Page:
United States District Court, E.D. Michigan, Southern Division
ORDER AND OPINION DENYING DEFENDANT'S MOTION FOR
RECOMMENDATION FOR RESIDENTIAL RE-ENTRY CENTER (RRC)
matter comes before the Court on Defendant Everette R.
George's ("Defendant") motion seeking a
judicial recommendation to the Federal Bureau of Prisons
("BOP") to afford Defendant placement in a
Residential Re-Entry Center ("RRC") for the last
twelve months of his sentence. (Dkt. 536, at 5; PgID 7601.)
For the reasons stated below and in the government's
response , Defendant's motion for the Court's
recommendation regarding placement is DENIED.
14, 2015, Defendant pled guilty to violating 18 U.S.C.
§1959(a)(3) for assault with a dangerous weapon in aid
of racketeering. (Rule 11 Plea Agreement; Dkt. 320, at 1;
PgID 1670.) The Court sentenced Defendant to 57 months of
imprisonment followed by three years of supervised release.
(Judgment; Dkt. 389, at 2-3; PgID 3366-67.) Defendant has 23
months left to serve on his sentence. (Id.)
represents that he is "young enough to be reformed and
to rejoin a law-abiding society with all the available help
from a prolonged placement in a federal halfway house."
(D. Mot.; Dkt. 536, at 1; PgID 7597.) As of the filing of the
motion, Defendant reports he was enrolled in or had completed
several BOP programs including Alternatives to Violence, Drug
Education, FDIC Money Smart I-VII, Job Fair, Parenting I
& II, Power of Positive Thinking, Real Estate
Rehabilitation I & II, RRP1 Circuit Training, VT Culinary
Arts, VT Electrical, VT Masonry, VT Residential Carpentry,
and Victim Impact. Defendant also reports he is enroled in a
distance learning program with the Louisiana State
University. Defendant states he has received no disciplinary
reports during his incarceration which began in March 2013.
seeks a recommendation from this Court that he should be
afforded the maximum placement time in a RRC/halfway house of
twelve months. (D. Mot.; Dkt. 536, at 5; PgID 7601.) In
response, the government opposes Defendant's request. The
government states the nature and circumstances of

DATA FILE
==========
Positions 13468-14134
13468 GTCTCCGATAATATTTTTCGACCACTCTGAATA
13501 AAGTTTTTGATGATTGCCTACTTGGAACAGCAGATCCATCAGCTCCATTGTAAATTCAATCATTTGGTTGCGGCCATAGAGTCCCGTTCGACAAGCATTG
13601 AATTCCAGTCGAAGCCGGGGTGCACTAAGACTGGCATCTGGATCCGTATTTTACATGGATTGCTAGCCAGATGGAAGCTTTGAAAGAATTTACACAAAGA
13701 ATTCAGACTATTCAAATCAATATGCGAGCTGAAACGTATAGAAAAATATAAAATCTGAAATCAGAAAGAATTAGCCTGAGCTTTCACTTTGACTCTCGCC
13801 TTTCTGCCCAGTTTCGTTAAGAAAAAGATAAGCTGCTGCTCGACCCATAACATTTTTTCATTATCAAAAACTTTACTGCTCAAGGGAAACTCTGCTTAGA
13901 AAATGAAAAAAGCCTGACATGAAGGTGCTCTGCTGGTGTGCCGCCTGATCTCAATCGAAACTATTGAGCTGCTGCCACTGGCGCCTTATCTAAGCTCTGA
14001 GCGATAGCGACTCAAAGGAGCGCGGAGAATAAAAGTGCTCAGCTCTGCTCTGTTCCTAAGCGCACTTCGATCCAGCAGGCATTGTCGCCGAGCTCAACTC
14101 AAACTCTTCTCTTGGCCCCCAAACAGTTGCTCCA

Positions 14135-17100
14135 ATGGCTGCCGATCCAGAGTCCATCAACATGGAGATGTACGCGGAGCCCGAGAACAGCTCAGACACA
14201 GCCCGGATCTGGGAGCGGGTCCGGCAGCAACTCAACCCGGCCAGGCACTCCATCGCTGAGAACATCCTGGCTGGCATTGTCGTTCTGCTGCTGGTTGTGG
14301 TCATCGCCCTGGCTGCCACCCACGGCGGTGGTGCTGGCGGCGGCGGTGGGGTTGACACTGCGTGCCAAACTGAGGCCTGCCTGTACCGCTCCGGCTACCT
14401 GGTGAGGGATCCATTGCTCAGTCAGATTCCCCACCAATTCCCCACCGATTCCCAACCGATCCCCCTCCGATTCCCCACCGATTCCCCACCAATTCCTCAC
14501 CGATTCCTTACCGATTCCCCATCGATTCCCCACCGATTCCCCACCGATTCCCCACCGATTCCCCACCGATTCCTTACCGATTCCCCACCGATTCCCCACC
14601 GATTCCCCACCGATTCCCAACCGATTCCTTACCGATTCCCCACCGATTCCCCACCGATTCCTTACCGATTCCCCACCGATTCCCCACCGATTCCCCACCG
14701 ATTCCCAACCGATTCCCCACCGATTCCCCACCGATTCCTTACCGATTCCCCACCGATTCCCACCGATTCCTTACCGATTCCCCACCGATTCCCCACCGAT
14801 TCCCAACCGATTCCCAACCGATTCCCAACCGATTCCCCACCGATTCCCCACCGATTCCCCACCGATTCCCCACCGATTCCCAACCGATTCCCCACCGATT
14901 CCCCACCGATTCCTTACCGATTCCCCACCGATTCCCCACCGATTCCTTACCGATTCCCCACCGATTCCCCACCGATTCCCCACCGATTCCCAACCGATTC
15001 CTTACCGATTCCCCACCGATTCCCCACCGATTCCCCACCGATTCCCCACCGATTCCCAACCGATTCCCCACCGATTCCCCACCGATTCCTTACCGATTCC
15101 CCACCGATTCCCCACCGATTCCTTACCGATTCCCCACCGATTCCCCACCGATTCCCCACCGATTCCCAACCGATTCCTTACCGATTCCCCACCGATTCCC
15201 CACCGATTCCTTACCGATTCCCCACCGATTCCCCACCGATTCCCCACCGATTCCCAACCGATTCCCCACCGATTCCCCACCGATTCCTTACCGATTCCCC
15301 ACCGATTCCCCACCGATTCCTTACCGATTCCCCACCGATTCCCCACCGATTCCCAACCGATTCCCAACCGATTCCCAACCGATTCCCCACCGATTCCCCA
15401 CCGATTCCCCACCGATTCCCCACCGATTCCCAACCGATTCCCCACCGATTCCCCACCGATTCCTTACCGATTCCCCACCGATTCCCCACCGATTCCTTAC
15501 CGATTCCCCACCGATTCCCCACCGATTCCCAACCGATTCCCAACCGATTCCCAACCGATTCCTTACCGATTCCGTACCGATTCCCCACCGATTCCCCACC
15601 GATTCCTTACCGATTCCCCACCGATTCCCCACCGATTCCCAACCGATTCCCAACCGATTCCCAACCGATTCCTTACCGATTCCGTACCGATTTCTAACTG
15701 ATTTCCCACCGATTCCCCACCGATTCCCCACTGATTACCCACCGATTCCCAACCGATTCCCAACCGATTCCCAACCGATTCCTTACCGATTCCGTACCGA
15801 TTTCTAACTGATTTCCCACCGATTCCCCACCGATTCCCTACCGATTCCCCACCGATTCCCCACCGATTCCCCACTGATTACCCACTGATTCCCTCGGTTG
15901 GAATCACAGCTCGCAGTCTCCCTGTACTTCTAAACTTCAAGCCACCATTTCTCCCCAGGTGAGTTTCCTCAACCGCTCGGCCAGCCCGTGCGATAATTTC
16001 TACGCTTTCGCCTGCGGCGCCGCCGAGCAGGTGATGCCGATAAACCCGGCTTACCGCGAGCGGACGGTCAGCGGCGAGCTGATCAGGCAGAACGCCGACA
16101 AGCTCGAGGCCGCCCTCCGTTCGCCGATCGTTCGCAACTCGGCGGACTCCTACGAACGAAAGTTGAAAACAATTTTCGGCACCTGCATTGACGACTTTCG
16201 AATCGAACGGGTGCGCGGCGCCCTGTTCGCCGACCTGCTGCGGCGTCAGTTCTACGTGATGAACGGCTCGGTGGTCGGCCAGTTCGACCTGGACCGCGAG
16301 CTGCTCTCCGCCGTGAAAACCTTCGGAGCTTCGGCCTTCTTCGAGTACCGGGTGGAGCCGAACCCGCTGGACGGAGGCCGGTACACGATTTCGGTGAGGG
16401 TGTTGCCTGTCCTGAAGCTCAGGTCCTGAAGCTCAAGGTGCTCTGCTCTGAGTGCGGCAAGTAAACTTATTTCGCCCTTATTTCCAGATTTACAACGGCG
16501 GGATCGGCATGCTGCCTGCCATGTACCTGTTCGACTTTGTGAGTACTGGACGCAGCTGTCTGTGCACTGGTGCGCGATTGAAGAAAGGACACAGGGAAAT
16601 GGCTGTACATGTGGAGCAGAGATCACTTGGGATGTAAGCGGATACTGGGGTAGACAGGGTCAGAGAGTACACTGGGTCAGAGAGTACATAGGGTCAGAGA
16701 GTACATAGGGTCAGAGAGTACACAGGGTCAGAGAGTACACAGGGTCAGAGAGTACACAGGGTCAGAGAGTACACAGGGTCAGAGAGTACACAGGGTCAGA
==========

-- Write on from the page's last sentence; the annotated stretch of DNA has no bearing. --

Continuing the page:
Defendant's offense as well as Defendant's criminal
history do not support such a benefit. (Govt. Resp. to
Mot.;Dkt. 538.) The government offers several arguments
against the Court making such a recommendation.
government asserts Defendant already received an 84-month
discount on his sentence. When Defendant signed his plea
agreement the government dropped the §924(c) count
against Defendant which carried a mandatory consecutive
sentence of at least 84 months. (Plea Agreement; Dkt. 320 at
9; PgID 1678.) The government also argues Defendant's
crime, which involved pulling a gun midday on an elderly
couple, was brazen and violent. Defendant's connection
with a gang makes the context of this crime even more
dangerous, violent, and intimidating. Cooperators described
Defendant as having a particularly violent reputation. Yet
many of these factors were not fully reflected in
Defendant's relatively low guideline range. The
government states these violent characteristics suggest the
public will also benefit from Defendant serving his full
sentence. See 18 U.S.C. §3553(a)(1), (2)(c).
government believes the nature of the crime, and
Defendant's previous criminal history, make specific
detergence and respect for the law particularly important in
Defendant's case. See U.S.C. §
3553(a)(2)(A)-(B). Defendant's criminal history began in
2008 and reflects escalating misconduct. This, however, is
the first instance Defendant received a punishment of more
than small fines or probation. The government states
"[t]he §3553(a) factors supported the Court's
sentence at the very highest point of the guideline range,
and that is the sentence he should serve in prison."
(Dkt. 538, at 7; PgID 7611.) To let Defendant escape his full
punishment, has the potential of undermining Defendant's
respect for the law.
government also asserts, general deterrence as a final factor
for ensuring Defendant serves his full sentence. The Bounty
Hunter gang members, of which he was a member, glorified gang
culture, celebrated their crimes, and bragged about violence.
"Gang members in Detroit, and particularly the Bounty
Hunters, need to be sent a message that if they continue
doing what they've always done, they will face
consequences." (Dkt. 538, at 8; PgID 7612.) See
also 18 U.S.C. § 3553(a)(2)(B). II. Legal Standard
The BOP has the statutory authority to place an inmate into
"any available penal or correctional facility." 18
U.S.C. §3621(b). Pursuant to the administrative
regulations accompanying the Second Chance Act, the decision
to place an inmate in a pre-release community confinement is
discretionary and will be "determined on an individual
basis" according to the factors in 18 U.S.C.
§3621(b). The BOP has the authority to designate the
place of an inmate's imprisonment and to direct the
transfer of a prisoner from one penal correctional facility
to another "at any time." Rodriguez v.
Smith, 541 F.3d 1180, 1182-83 (9th Cir. 2008). In making
initial placement, transfer placement, and end of sentence
determinations, the BOP is required to consider the five
factors set forth in §3621(b):
(1) The resources of the facility contemplated;
(2) The nature and circumstances of the offense;
(3) The history and characteristics of the prisoner;
(4) Any statement by the court that imposed the sentences -
(a) concerning the purpose for which the sentence to
imprisonment was determined ...